Professor：Exactly. Now, ‘cause the two teams weren’t working well together, the fixes were coming very very slowly. And you know, a lot of times when you fix bugs you introduce new bugs, or you discover bugs and other areas that only come to light because something has been changed, so fixing all those new additional bugs was also being delayed. Um... the test process went on much longer than expected and we ended up having to put the product on the market with known bugs in it, which was obviously not ideal.
Student：Ok, and what about Project Unity? How was it different?
Professor：Um... this was different because two teams worked closely together during the defect meetings, instead of put up walls. Um... we didn’t even talked about, you know, who should fix this, who is at fault2. We all acknowledge what needed to be fixed. So if we had ten bugs, we said, ‘Hey, you know what? Let’s do this one first ‘cause this would expose another whole bunch of defects that we haven’t even seen yet.’ So we were being proactive3 and effective. And because we were so much more effective with our time, we were actually able to do more than just fix the bugs, we even put in some improvements that we hadn’t planned.
1 What is the main purpose of the lecture?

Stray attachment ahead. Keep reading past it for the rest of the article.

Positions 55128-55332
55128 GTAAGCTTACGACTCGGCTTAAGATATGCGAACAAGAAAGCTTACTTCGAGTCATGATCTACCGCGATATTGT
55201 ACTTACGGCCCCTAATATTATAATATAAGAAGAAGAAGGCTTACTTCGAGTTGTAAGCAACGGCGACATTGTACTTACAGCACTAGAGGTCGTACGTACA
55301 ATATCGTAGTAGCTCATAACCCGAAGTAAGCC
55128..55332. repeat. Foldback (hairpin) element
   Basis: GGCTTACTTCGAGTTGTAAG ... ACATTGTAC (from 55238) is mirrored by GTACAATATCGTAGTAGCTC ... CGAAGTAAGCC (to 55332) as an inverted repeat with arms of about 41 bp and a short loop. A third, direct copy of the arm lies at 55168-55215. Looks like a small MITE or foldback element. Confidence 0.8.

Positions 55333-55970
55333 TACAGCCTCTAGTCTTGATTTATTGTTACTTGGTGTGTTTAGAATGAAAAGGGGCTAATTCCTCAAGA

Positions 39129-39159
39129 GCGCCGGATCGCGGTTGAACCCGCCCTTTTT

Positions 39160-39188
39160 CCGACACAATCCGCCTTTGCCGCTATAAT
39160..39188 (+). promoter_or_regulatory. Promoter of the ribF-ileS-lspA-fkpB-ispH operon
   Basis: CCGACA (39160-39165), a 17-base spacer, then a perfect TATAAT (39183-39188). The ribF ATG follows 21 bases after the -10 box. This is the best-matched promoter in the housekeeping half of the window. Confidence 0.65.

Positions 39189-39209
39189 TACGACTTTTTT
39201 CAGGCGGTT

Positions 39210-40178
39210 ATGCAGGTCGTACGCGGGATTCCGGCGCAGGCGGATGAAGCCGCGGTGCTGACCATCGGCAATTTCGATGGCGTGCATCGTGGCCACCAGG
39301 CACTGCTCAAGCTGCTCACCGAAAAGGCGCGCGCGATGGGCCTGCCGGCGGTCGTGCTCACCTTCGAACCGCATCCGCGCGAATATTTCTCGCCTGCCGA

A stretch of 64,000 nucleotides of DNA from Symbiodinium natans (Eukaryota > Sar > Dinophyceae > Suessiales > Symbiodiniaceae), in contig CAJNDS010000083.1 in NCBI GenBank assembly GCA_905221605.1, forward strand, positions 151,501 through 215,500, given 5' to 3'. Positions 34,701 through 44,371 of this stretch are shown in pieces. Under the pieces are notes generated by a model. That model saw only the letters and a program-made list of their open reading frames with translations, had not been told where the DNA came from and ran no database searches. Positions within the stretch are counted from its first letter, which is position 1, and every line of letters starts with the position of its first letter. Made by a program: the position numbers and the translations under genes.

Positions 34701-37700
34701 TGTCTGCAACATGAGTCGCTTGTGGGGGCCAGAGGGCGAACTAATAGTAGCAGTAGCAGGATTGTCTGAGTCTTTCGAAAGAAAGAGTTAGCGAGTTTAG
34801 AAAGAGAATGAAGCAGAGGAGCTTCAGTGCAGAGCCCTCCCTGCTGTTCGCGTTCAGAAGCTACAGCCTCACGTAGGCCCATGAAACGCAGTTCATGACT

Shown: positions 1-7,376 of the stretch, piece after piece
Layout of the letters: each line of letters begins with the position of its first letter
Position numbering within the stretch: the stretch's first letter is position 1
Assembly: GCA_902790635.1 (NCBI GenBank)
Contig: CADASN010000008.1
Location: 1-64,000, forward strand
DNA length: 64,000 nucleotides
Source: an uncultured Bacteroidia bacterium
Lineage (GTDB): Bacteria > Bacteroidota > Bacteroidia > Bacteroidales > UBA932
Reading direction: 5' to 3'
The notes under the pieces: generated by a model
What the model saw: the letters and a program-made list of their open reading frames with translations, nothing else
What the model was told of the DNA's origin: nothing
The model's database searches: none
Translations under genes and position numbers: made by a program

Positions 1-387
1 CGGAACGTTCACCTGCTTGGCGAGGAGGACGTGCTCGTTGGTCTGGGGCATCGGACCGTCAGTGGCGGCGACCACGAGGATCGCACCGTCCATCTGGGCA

A. To describe some recent improvements in computer technology
B. To explain why so many software products have flaws when they are put on the market
C. To show that creating good software depends on people with distinct roles working well together
D. To discuss how the software development process has evolved since the time of early computers
2 According to the professor, where does the term "bug" used for computer problems come from?
A. It originated because of similar between computer virus and real virus.
B. It is based on an incident in which an insect interfered with the function of any early computer.
C. It was first used by early computer scientists who noticed small problems in programming code.
D. It was first used by developers who did not like testers identifying problems in their work.
3 What points does the professor make about software developers? Click on 2 answers.
A. The work they do is mainly creative.
B. They enjoy the challenge of identifying problems to fix.
C. Their work is easier than the work of software testers.
D. They are not always able to detect software problems.
4 What factor made work on Project Unity efficient?
A. No unplanned changes were made during defect meetings.
B. The teams focused on fixing only major problems.
C. The software developers were not defensive about problems detected by the testers.
D. Some of the software testers had previous experience as software developers.
5 How did the software product developed during Project Split differ from the product developed during Project Unity?
A. The Project Split product was released to the market in a shorter amount of time.
B. The Project Split product could be used in more types of computer systems.
C. The Project Split product cost less money to develop.
D. The Project Split product was of inferior quality.